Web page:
# Info

Conditional probability of conclusion relative to premises

Figure 3.1 Arguments on a scale of conditional probability white shoes. But the probability of that conclusion, relative to the premise, is only slightly better than 1/2; so the argument is just barely inductively forceful. It is inductively forceful, but only to a low degree.

4 Whether or not an argument is deductively valid does not depend on whether anyone thinks it is. Likewise, probability, in our sense, is the degree to which it is rational or reasonable to expect something to be true (given a certain set of premises), irrespective of how likely we actually think it to be. When we claim that an argument is inductively forceful, we are not always correct. We may think that a set of premises (our evidence) makes it reasonable to accept a conclusion, when in fact it is not. Rational expectation concerns what is in fact reasonable, not what any particular person thinks is reasonable.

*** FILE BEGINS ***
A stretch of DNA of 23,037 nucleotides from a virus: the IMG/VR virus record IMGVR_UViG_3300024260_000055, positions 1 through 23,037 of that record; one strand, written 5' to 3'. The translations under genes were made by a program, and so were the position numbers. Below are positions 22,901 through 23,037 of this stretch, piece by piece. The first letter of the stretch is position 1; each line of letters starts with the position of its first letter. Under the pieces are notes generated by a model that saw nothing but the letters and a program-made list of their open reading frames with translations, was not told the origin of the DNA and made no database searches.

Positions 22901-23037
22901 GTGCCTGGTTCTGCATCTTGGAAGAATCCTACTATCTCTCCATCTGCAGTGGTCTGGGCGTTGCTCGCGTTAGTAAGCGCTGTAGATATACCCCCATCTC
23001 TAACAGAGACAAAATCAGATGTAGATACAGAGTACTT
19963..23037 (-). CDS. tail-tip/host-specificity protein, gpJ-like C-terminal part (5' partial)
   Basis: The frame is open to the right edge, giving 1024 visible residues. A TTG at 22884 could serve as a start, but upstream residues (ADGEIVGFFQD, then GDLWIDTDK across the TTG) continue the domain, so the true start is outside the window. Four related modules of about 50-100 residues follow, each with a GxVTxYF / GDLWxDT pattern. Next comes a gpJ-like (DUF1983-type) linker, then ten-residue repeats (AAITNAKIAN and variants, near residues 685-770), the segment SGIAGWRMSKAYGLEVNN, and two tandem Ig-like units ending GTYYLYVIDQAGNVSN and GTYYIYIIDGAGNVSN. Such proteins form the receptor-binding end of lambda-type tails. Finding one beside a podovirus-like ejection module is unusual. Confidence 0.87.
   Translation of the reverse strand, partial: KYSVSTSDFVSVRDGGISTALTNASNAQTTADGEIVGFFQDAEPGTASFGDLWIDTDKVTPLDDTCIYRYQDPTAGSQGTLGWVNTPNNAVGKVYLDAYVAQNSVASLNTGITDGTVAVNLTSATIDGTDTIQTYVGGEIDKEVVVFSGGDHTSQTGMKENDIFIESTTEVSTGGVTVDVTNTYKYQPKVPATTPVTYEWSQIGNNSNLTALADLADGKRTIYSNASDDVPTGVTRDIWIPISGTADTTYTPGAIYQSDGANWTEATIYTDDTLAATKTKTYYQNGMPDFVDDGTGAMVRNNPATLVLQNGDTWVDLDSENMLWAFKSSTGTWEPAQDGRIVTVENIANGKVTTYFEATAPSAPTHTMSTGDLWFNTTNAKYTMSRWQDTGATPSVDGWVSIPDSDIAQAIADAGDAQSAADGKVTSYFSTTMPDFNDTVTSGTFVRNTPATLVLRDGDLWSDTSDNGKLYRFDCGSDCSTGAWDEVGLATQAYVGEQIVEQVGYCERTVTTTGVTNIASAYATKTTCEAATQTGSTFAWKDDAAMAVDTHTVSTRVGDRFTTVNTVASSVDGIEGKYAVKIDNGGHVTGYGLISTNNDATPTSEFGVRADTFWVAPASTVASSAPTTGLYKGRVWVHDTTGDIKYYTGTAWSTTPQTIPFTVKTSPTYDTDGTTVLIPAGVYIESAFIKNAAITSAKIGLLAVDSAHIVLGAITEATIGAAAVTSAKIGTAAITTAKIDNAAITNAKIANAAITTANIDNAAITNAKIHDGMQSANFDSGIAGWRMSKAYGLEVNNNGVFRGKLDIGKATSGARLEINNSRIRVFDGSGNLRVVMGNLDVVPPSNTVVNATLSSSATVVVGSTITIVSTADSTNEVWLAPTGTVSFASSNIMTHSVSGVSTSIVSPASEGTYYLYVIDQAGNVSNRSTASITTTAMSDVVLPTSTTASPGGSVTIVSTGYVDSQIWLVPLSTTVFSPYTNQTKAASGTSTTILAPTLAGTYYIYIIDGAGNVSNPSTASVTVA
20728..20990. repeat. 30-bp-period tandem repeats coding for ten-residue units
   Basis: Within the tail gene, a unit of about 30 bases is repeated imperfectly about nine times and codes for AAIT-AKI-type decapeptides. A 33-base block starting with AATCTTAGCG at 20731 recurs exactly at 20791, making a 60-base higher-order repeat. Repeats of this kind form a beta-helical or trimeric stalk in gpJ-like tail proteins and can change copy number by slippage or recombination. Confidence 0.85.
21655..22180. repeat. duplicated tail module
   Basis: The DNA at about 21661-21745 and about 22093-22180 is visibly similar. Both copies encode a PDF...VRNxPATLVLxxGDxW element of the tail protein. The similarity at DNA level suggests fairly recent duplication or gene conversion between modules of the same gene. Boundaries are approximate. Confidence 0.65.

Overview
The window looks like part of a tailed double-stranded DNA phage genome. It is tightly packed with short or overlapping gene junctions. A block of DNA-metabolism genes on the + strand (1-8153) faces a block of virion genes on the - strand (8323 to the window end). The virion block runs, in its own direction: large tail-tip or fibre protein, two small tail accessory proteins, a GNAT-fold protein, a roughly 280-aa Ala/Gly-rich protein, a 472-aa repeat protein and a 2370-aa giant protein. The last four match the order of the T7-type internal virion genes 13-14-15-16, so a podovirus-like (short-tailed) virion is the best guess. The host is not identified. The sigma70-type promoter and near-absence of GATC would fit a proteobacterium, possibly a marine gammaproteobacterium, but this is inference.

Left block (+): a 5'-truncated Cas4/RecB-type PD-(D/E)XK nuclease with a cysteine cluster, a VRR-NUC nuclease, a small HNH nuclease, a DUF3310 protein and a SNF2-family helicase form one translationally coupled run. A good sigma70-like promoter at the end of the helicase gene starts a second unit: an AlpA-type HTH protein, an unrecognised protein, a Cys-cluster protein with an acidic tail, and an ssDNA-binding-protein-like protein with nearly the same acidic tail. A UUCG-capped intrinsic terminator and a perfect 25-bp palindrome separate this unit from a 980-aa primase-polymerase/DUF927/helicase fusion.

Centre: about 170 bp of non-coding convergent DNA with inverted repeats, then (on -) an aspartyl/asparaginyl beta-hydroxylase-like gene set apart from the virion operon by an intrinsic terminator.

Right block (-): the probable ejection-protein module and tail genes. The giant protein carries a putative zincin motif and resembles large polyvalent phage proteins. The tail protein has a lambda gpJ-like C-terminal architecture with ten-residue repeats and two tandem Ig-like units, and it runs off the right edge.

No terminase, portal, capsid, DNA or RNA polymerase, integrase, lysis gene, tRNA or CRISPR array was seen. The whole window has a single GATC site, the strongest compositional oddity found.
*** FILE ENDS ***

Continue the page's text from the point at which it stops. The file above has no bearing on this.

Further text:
We can reinforce this point by considering a case in which everyone will agree that rational expectation depends on proportion. Suppose that Fiona is asked to pick a card at random. Her chance of getting, say, a heart, is exactly one in four. Her chance of not getting a heart, then, is three in four, or 3/4. So probably she will not get a heart. If she is perfectly rational and well-informed, she will be 3/4 certain that she won't get a heart. Suppose, however, that Fiona is not perfectly rational. She thinks that since she has recently fallen in love, she probably will choose a heart. She might express her thinking so by saying, 'I'll probably choose a heart'. Nevertheless, the probability that she will not choose a heart is

 Logic: inductive force greater - indeed three times as great - as the probability that she will. Fiona's actual degree of expectation is higher than the degree of rational expectation. More generally, we can observe that different people, going on the same set of premises, can have different degrees of expectation that something is or will be true; but there is only one correct answer as to how reasonable it is to infer the conclusion from the premises.